Food policy experts contribute to Parliament report
Professors Corinna Hawkes and Martin Caraher were interviewed about healthy diets in the UK
Two experts from the Centre for Food Policy at City University London have provided their expertise to a new UK Parliament report.
Professor Corinna Hawkes, Director of the Centre, and Professor Martin Caraher were both interviewed and provided evidence for the briefing document Barriers to Healthy Food.
Published by the Parliamentary Office of Science and Technology (POST), the report reviews current diets and barriers to healthier food, including price, marketing, skills and location.
The City experts were among a list of distinguished figures from universities, charities and public organisations who were spoken to during the preparation of the briefing.
Key points from the report include:
- British diets include insufficient fruit and vegetables, fibre and oily fish, and too much added sugar, salt and saturated fat.
- Lower levels of income and education are associated with less healthy diets. While diet is a problem for the population as a whole, there are also several potential barriers to healthy food that are more pronounced for these groups.
- There are numerous opportunities to improve diets, including educating and informing, improving school meals, food reformulation, restricting portion size, and regulating advertising and the availability of fast food.
- Evidence suggests that there is no single best approach, but a range of potential strategies that may improve diet.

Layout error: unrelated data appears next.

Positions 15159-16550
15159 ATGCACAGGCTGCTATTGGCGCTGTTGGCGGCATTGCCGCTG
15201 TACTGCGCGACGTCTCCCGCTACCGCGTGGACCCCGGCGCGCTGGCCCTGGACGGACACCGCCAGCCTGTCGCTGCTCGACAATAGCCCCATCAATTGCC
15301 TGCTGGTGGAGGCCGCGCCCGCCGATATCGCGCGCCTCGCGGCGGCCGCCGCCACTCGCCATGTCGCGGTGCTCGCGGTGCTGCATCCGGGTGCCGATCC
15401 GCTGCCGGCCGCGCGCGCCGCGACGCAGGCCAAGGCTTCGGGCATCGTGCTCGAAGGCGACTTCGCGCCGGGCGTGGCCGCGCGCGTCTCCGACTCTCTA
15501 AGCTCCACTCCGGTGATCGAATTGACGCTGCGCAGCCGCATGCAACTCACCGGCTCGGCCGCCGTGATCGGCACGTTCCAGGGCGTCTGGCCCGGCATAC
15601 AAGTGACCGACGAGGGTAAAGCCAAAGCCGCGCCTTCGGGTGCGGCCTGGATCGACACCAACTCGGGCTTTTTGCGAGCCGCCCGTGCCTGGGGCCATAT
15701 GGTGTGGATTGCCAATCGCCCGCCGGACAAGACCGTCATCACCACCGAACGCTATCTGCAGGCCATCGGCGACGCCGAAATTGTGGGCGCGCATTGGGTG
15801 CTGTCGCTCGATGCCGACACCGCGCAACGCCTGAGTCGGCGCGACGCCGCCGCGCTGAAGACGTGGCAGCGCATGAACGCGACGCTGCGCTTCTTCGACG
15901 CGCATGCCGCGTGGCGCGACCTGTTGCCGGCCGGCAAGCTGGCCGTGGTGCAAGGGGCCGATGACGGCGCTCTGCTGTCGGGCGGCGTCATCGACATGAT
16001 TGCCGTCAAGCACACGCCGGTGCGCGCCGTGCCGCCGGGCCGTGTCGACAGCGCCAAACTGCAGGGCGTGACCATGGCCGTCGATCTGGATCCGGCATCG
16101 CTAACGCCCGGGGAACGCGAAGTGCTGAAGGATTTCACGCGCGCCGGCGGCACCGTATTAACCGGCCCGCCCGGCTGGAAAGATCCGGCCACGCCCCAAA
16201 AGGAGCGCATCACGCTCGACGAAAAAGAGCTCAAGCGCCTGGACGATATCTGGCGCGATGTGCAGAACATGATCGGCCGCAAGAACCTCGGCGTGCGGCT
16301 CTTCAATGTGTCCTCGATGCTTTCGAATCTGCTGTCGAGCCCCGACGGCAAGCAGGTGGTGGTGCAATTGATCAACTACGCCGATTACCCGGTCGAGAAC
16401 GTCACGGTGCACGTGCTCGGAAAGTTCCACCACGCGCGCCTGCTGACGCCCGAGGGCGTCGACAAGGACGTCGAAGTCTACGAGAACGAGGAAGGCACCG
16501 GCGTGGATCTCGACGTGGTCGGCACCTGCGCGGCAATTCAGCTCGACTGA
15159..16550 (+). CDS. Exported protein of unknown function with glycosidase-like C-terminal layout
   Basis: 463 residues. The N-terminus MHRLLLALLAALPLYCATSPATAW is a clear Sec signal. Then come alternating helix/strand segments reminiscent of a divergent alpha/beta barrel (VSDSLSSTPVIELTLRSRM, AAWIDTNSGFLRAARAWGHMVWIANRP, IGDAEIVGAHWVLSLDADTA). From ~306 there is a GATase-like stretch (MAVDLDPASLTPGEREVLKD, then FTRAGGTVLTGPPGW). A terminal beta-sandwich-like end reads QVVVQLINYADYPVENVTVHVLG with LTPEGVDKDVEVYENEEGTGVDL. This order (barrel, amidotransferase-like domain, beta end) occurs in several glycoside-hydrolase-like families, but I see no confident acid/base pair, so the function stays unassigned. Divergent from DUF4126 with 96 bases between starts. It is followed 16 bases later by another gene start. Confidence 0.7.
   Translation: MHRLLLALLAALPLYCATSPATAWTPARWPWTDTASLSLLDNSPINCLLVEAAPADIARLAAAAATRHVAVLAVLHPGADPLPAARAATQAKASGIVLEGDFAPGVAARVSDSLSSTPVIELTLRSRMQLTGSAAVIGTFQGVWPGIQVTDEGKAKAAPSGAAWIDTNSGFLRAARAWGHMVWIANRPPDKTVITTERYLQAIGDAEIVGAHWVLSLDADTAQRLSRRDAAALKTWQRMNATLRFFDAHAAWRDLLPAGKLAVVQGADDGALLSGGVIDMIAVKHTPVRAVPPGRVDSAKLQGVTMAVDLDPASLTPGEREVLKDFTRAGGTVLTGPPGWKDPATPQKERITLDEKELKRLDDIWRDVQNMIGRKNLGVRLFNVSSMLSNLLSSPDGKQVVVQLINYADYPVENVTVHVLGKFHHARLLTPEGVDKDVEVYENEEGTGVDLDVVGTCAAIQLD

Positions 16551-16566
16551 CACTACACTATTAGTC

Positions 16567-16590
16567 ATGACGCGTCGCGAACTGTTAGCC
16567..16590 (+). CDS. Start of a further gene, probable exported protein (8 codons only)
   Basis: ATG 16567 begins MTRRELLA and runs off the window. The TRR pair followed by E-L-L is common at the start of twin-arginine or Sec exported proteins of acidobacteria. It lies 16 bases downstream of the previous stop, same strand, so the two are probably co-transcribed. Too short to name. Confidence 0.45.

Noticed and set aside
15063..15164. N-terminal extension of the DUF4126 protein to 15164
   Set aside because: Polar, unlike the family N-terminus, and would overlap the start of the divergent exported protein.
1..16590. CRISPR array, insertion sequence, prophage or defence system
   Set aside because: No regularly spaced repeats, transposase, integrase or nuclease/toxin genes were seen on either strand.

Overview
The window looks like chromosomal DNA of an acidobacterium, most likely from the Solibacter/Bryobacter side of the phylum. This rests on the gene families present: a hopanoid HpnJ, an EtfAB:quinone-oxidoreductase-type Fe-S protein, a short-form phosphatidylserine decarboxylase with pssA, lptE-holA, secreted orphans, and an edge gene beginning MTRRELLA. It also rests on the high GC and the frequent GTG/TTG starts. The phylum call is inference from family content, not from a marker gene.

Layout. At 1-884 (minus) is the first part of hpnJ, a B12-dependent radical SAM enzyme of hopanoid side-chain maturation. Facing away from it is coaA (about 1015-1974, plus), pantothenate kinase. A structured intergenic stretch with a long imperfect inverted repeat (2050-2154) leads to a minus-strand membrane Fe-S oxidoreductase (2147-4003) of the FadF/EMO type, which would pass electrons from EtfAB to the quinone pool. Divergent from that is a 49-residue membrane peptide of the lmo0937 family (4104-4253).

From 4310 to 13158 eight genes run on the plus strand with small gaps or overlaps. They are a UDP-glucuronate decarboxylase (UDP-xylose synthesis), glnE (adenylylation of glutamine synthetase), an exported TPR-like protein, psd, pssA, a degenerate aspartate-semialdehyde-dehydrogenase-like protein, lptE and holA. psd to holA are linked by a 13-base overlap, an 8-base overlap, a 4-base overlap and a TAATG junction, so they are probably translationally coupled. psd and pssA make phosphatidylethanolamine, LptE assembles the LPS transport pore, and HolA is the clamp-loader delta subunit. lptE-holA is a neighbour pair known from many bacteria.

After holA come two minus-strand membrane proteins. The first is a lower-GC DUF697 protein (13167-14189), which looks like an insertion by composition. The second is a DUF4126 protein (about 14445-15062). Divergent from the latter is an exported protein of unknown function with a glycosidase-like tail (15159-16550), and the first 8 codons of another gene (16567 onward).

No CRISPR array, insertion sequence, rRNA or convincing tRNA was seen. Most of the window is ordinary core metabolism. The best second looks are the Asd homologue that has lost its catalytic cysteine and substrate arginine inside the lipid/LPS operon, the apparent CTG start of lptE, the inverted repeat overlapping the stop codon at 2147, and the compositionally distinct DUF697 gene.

In his contribution to the report, Professor Caraher discussed and submitted evidence on the influence of structural factors, such as income and social standing.
He said: “These have as much influence on food behaviours as knowledge about healthy eating or the possession of skills such as cooking.”
Drawing on his work on the government’s Public Health Responsibility Deal, the academic made the point that a public health approach needs regulation and that it cannot be left to the industry to regulate itself.
“Opportunities to influence diet exist must be backed up by approaches that address the issues at both the individual and societal levels,” he said. “This latter point includes a case for regulation.”
Professor Hawkes stressed to POST that there was evidence available to support decision making on the issue.
She said: “I gave evidence about the need to design policies so that they meet the reality of life of people on low incomes, emphasised the evidence that shows we need a range of complementary strategies, and that there is evidence out there that can help policy makers design effective policies."
Read the full report